However, Danticat begins to deconstruct this narrative of opportunity through the parallels she draws between Joseph and Sophie’s mother, Martine. Through these characters’ similarities, the reader begins to see the progression of Sophie’s disempowerment as well as her disillusionment with her relationships. When speaking with her grandmother, Sophie’s depiction of her relationship with Joseph is consistently paralleled to that with her mother, merging intimacy with her husband with her mother’s practice of testing. The need for escape from her husband is what denotes the failed narrative of opportunity, as Sophie proclaims that leaving her husband “is just a short vacation” (Danticat 122). The image of a vacation denotes her desire for isolation and escape—a sharp dichotomy from the previous closeness she first felt with Joseph.
Furthermore, Danticat’s use of negative diction to portray the failure of the marriage highlights the disintegration of opportunity. While marriage to Joseph was initially portrayed as ideal and freeing, Sophie now faces the restraints and troubles of her “marital duties” (Danticat 122). The depiction of these “duties” highlights Sophie’s disdain for her role as a wife—and particularly a sexual partner—as this harsh depiction denotes feelings of responsibility and obligation rather than love. Furthermore, Sophie’s description of “the night” (Danticat 122) with Joseph is lined with dark and fearful imagery. Describing to her grandmother how she “cannot perform” and her “trouble with the night,” (Danticat 122) she proclaims “It is very painful for me… I have no desire. I feel like it is an evil thing to do” (Danticat 122). These projections of pain act as a physical limitation to Sophie’s opportunity, as she is held back by her own husband, and even more significantly, her own body. These restrictions on her freedom convey that while marriage appeared opportunistic, Sophie was only given an illusion, as her marriage—like her mother’s previous testing—garners extensive pain and grief. The image of Sophie’s sexuality as something that is inherently “evil,” (Danticat 122) allows for the continuity of social ideals—particularly those surrounding womanhood—that testing conveys. By portraying and defining female value and honor as concepts dependent on purity, Sophie is restricted even within the sexuality of her own marriage by the overarching cultural limitations placed upon her through testing—a practice she was subject to long before even meeting her husband.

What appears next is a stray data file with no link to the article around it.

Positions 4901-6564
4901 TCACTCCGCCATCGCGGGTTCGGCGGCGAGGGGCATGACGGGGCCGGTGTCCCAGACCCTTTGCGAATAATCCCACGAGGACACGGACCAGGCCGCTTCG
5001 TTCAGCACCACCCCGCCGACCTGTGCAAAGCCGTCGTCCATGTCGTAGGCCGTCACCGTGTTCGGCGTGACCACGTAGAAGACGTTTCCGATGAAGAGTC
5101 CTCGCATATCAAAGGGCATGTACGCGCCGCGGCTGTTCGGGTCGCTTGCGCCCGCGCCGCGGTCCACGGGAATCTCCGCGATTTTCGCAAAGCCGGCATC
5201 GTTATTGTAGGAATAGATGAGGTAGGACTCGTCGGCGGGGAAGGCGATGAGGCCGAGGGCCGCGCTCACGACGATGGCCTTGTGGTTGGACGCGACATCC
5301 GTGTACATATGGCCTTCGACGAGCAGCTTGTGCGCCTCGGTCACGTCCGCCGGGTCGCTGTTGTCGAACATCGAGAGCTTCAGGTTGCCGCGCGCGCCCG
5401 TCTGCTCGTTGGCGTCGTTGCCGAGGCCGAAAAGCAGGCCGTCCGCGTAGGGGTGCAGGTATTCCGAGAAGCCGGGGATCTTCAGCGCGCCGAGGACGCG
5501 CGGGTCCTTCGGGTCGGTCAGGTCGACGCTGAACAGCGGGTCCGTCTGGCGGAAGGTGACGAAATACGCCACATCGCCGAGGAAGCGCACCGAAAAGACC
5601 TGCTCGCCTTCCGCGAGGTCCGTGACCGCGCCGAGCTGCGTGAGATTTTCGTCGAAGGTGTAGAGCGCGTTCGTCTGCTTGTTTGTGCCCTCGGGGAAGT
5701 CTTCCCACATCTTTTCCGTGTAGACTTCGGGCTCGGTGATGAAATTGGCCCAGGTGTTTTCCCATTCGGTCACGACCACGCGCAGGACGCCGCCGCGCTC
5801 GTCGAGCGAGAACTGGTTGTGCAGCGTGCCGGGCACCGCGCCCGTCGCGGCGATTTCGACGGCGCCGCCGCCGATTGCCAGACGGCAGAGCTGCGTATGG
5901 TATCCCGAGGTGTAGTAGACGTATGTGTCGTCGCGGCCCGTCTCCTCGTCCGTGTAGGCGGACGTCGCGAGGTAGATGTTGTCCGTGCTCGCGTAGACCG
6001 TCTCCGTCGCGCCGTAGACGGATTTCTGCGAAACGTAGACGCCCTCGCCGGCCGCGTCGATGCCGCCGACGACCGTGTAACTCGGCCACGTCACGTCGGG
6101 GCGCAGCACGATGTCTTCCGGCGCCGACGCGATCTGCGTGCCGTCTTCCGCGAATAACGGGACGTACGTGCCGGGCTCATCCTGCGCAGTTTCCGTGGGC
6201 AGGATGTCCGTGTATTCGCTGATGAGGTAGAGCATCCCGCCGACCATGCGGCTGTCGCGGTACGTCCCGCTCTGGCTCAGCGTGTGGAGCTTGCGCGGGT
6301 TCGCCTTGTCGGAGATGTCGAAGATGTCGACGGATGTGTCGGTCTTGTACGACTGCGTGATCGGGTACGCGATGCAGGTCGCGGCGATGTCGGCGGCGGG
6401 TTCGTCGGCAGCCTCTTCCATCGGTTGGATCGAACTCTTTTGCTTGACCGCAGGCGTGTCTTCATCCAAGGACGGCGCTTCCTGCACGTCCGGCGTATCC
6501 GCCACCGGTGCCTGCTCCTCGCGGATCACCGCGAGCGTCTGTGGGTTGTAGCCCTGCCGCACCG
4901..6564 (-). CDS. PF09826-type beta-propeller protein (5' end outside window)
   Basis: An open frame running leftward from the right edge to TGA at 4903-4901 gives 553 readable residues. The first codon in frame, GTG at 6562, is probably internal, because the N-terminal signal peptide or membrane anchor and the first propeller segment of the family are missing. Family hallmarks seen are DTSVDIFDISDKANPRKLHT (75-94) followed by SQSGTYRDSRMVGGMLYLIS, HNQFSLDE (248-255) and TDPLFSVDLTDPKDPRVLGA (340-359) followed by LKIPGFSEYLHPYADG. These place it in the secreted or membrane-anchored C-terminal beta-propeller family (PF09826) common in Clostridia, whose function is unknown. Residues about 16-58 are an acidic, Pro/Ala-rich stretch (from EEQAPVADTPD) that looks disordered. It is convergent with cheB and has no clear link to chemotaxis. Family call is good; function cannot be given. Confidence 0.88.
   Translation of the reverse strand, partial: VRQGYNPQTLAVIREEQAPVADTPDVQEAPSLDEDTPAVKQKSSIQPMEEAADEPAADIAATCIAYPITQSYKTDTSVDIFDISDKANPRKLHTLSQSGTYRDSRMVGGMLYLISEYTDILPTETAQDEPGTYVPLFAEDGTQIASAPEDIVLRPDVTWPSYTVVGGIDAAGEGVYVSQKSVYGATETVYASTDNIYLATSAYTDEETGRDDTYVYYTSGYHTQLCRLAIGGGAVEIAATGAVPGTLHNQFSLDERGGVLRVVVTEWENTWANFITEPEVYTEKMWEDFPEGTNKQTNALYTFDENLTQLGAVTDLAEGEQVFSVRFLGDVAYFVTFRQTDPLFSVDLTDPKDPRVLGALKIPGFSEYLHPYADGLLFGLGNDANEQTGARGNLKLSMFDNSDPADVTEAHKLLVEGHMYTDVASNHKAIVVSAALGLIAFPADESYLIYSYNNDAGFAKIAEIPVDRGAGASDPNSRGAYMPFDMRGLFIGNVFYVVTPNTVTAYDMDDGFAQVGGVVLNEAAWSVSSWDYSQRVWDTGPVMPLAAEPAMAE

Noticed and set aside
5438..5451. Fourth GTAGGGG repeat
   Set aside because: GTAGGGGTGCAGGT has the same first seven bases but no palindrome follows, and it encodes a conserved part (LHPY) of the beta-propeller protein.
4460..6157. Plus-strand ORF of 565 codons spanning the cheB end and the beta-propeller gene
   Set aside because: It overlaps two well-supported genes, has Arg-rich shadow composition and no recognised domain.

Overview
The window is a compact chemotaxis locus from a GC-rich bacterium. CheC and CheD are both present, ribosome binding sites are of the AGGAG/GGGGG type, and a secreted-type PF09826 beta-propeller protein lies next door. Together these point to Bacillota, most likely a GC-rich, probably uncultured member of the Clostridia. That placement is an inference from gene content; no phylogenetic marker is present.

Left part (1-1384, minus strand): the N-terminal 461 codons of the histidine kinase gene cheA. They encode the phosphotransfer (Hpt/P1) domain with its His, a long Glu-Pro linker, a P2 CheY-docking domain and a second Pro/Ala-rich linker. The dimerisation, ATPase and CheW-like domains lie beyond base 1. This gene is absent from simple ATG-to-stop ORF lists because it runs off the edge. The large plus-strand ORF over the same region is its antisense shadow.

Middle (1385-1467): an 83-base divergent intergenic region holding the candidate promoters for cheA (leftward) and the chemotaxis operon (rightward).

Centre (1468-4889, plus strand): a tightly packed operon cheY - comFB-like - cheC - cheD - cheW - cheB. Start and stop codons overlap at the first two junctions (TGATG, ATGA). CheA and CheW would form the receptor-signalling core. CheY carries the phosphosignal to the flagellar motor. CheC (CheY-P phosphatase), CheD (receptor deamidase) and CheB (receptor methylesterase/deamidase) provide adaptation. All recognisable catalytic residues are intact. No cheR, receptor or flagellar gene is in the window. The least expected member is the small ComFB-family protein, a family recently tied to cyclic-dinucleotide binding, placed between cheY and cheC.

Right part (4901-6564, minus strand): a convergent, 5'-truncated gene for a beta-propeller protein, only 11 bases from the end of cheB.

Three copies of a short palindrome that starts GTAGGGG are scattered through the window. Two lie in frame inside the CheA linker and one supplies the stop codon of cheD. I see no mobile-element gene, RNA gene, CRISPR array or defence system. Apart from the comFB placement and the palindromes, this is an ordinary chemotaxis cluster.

Perhaps what is most striking in Danticat’s destruction of Sophie’s perceived opportunity is the way in which she crafts continuity between her protagonist’s situations with both her husband and her mother. As Sophie speaks to her grandmother tirelessly over the strains of her marriage, and its subsequent sexual obligations, she is immediately followed with a question of testing. After her declaration of the evils she affiliates with sex, her grandmother questions, “Your mother? Did she ever test you?” (Danticat 123). By immediately following a discussion of sex and intimacy with an inquiry of testing, Danticat demonstrates the ways in which this construct is so deeply intertwined with the notion of female sexuality and womanhood. The intermingling of present and past narratives through this question further demonstrates Sophie’s entrapment within the circumstances of these social norms. Her grandmother begs the question about past testing as if it is intrinsically related to her current sexual behaviors, demonstrating the ways in which these rather confining, disempowering standards stem across both time and relationships.